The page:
Researchers from North Carolina State University, the University associated with North Carolina at Chapel Hill and First Affiliated Medical center of Zhengzhou University have developed a synthetic version of a heart stem cell. These synthetic stem cells offer restorative benefits comparable to those from natural stem cells and may reduce some of the risks associated with stem cell therapies. In addition , these cells have better preservation stability and the technologies is generalizable to other types of stem cells.

Stem cell therapies work by marketing endogenous repair; that is, they aid damaged tissue within repairing itself by secreting “paracrine factors, ” which includes proteins and genetic materials. While stem cell remedies can be effective, they are also associated with some risks of each tumor growth and immune rejection. Also, the cells are very fragile, requiring careful storage and a multi-step procedure for typing and characterization before they can be used.

Ke Cheng, associate professor of molecular biomedical sciences at NC State University, associate professor in the combined biomedical engineering program at NC State and UNC and adjunct associate professor at the UNC Eshelman College of Pharmacy, led a team in developing the particular synthetic version of a cardiac stem cell that could be utilized in off-the-shelf applications.

Cheng and his colleagues created a cell-mimicking microparticle (CMMP) from poly (lactic-co-glycolic acid) or PLGA, a biodegradable and biocompatible polymer. The particular researchers then harvested growth factor proteins from classy human cardiac stem cells and added them to the particular PLGA. Finally, they coated the particle with heart stem cell membrane.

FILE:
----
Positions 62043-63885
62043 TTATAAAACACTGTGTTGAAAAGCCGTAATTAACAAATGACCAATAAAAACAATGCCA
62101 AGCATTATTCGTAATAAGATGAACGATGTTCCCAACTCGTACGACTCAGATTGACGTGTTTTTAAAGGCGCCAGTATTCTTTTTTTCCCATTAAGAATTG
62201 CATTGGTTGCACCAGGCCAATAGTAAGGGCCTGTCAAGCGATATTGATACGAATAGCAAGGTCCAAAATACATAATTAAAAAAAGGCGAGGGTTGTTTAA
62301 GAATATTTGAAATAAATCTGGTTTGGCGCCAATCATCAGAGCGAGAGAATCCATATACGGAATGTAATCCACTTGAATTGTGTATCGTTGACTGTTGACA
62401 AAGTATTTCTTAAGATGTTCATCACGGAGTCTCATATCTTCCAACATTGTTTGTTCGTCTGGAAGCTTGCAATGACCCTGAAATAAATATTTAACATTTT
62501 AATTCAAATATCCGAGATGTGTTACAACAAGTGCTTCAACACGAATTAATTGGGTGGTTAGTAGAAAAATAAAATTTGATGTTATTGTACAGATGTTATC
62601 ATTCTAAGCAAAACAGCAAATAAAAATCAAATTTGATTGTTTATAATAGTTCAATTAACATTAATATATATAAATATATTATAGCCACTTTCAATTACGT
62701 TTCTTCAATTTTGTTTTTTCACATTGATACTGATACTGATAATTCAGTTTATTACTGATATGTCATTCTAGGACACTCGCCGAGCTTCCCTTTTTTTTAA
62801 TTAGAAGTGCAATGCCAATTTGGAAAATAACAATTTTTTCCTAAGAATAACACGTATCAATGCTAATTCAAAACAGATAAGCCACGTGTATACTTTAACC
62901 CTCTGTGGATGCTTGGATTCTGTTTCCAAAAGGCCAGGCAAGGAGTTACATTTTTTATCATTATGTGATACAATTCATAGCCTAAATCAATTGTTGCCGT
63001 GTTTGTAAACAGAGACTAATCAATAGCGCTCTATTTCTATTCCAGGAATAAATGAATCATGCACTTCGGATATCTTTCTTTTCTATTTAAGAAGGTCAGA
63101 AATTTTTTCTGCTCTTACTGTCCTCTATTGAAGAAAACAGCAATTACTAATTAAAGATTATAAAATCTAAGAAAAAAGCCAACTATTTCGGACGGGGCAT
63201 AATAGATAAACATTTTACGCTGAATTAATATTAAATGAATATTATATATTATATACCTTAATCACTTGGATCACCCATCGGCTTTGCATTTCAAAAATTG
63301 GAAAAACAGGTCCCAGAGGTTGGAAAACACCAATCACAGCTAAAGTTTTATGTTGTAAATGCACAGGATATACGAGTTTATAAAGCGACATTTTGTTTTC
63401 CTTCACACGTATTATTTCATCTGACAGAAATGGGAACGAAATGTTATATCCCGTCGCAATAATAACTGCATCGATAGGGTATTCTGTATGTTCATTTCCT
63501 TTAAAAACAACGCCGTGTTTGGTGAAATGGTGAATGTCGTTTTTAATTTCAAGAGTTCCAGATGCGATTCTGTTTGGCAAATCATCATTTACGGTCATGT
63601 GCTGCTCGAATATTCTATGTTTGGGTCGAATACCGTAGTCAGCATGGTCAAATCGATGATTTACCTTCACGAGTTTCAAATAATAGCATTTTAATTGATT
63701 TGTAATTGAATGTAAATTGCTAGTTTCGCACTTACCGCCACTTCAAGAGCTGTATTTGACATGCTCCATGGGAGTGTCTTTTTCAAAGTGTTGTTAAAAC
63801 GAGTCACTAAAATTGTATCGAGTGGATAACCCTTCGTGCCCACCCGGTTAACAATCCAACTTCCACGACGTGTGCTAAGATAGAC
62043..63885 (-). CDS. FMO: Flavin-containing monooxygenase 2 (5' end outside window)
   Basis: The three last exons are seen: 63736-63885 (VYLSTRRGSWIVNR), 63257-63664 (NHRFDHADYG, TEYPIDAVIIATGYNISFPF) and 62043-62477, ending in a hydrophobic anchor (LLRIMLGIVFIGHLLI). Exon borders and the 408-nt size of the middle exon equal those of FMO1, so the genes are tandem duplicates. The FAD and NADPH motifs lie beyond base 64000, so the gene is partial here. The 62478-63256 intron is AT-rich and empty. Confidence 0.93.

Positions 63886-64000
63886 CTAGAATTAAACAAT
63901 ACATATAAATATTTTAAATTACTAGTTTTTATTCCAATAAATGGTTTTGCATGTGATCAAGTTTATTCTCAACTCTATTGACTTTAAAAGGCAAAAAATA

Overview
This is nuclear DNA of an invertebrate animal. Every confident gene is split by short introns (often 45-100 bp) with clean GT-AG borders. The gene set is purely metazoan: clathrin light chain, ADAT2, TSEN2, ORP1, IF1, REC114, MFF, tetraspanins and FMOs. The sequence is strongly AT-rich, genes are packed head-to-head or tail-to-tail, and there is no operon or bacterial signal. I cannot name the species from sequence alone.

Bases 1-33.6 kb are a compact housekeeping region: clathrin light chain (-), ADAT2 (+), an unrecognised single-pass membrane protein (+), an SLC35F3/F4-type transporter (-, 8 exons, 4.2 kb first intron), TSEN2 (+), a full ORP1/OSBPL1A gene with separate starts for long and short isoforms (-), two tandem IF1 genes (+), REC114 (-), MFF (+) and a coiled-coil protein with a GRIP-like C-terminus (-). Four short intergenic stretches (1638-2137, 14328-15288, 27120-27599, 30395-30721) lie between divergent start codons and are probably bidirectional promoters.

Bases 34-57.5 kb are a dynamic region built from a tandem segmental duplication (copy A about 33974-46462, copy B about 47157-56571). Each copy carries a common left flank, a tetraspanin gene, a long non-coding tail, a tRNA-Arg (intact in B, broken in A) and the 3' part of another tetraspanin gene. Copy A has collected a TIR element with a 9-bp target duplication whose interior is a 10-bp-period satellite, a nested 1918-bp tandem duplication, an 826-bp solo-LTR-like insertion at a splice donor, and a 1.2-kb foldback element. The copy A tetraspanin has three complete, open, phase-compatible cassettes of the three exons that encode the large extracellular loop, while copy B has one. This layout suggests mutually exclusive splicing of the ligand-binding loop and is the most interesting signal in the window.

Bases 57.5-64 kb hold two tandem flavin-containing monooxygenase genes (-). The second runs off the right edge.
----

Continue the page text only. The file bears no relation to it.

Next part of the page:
“We took the particular cargo and the shell of the stem cell and grouped together it into a biodegradable particle, ” Cheng says.

When tested in vitro, both the CMMP plus cardiac stem cell promoted the growth of heart muscle cells. They also tested the CMMP in a computer mouse model with myocardial infarction, and found that the ability to bind to cardiac tissue and promote development after a heart attack was comparable to that of cardiac stem cellular material. Due to its structure, CMMP cannot replicate — reducing the chance of tumor formation.

“The synthetic cells work much the same way a deactivated vaccine works, ” Cheng says. “Their membranes allow them to bypass the immune system response, bind to cardiac tissue, release the development factors and generate repair, but they cannot amplify on their own. So you get the benefits of stem cell therapy without dangers. ”

The synthetic stem cells are more durable than human stem cells, and can tolerate severe freezing and thawing. They also don’t have to be derived from the particular patient’s own cells. And the manufacturing process can be used along with any type of stem cell.

“We are expecting that this may be a first step toward a truly off-the-shelf come cell product that would enable people to receive beneficial originate cell therapies when they’re needed, without costly gaps, ” Cheng says.

Story Source:

Components provided by North Carolina State University . Note: Content may be edited for style plus length.